Development of pacemaker activity and interstitial cells of cajal in the neonatal mouse small intestine Academic Article uri icon

  •  
  • Overview
  •  
  • Research
  •  
  • Identity
  •  
  • Additional Document Info
  •  
  • View All
  •  

abstract

  • Intestinal motor patterns are not well developed in premature infants. Similarly, in neonatal mice, irregular motor patterns were observed. Pacemaker cells, identified in the small intestine as interstitial cells of Cajal (ICCs) associated with Auerbach's plexus (ICC-APs), contribute to the generation of peristaltic movements. The objective of the present study was to assess the hypothesis that abnormal gut motor activity in (preterm) newborns can be associated with underdeveloped ICCs. Specifically, the aim was to identify at which point the electrical pacemaker activity is fully developed and whether or not the development of pacemaker activity has a structural correlation with the developmental stage of ICCs. Pacemaker activity was identified as that component of the slow wave that is insensitive to L-type calcium (Ca2+) channel blockers and displays a characteristic reduction in frequency in the presence of cyclopiazonic acid (CPA), a specific inhibitor of the endoplasmic reticulum Ca2+ pump. In newborn, unfed neonates, action potentials occurred that were irregular in frequency and amplitude and sensitive to verapamil. CPA (5 microM) abolished all action potentials. Quiescent spots were observed in approximately 50% of impalements. Six hours after birth, slow-wave activity appeared at a regular frequency and amplitude, and a well-defined plateau phase was observed. Verapamil did not affect the frequency, 5 microM CPA decreased it. The effect of CPA on the pacemaker frequency 2 days after birth was identical to that observed in adult mice. In 2-hr-old neonates, ICCs could be identified through selective uptake of methylene blue, but ultrastructural features were not fully developed. At 48 hr, a complete ICC network covering Auerbach's plexus was formed, confirmed by electron microscopy. In summary, the pacemaker component of the slow waves can be identified in neonates as early as 6 hr after birth. The pacemaker component was fully developed 2 days after birth. These electrophysiological observations correlated with the development of full network characteristics of ICC-APs and the development of fully differentiated ICC-APs from "blast-like" cells.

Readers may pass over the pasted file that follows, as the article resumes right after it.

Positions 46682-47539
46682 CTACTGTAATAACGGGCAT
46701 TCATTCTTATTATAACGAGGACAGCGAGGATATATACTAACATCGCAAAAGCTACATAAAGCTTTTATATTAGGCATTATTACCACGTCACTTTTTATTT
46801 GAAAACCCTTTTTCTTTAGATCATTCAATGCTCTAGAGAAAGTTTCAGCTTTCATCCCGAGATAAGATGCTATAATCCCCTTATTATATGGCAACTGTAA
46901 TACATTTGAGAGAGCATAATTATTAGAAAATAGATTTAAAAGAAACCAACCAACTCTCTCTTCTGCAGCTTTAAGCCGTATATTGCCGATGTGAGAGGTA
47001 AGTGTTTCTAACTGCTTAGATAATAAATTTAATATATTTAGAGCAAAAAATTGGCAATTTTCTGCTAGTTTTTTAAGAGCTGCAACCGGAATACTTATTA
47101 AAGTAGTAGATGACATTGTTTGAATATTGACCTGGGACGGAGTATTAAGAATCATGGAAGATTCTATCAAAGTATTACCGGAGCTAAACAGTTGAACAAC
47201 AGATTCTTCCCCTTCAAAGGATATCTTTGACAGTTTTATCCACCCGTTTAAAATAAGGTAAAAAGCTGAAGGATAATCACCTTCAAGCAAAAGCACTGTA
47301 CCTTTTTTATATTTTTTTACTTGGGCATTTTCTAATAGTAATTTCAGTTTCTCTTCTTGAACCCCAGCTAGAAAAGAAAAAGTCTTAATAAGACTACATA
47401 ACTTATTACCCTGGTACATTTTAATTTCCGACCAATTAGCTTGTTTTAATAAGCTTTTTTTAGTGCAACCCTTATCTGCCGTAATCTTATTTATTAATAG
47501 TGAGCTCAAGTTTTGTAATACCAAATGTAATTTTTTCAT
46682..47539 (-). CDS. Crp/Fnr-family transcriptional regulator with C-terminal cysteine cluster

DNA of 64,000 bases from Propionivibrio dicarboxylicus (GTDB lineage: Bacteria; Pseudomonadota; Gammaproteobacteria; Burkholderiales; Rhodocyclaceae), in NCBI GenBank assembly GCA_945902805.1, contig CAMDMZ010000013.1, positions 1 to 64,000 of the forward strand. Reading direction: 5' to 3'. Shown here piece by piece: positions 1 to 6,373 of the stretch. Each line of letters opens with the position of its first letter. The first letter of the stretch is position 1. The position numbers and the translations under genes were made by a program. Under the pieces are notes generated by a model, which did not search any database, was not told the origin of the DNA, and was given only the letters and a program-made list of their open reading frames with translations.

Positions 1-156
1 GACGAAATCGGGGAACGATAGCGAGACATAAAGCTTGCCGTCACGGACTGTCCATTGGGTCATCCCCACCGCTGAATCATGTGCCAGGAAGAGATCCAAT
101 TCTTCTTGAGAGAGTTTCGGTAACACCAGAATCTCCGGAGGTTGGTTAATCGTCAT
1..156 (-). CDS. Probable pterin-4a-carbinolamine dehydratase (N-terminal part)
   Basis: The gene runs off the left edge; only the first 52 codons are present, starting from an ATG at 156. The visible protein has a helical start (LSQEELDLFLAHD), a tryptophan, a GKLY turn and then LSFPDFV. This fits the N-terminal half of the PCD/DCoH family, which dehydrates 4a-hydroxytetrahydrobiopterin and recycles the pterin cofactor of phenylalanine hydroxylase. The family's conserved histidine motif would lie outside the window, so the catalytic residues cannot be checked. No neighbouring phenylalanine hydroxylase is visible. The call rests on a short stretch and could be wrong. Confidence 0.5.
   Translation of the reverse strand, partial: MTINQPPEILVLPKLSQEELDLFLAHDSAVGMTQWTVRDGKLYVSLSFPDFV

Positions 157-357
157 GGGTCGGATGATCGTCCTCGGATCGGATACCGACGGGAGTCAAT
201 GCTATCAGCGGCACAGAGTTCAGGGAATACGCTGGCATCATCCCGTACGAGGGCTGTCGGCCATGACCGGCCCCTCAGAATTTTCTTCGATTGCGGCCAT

publication date

  • November 1998

has subject area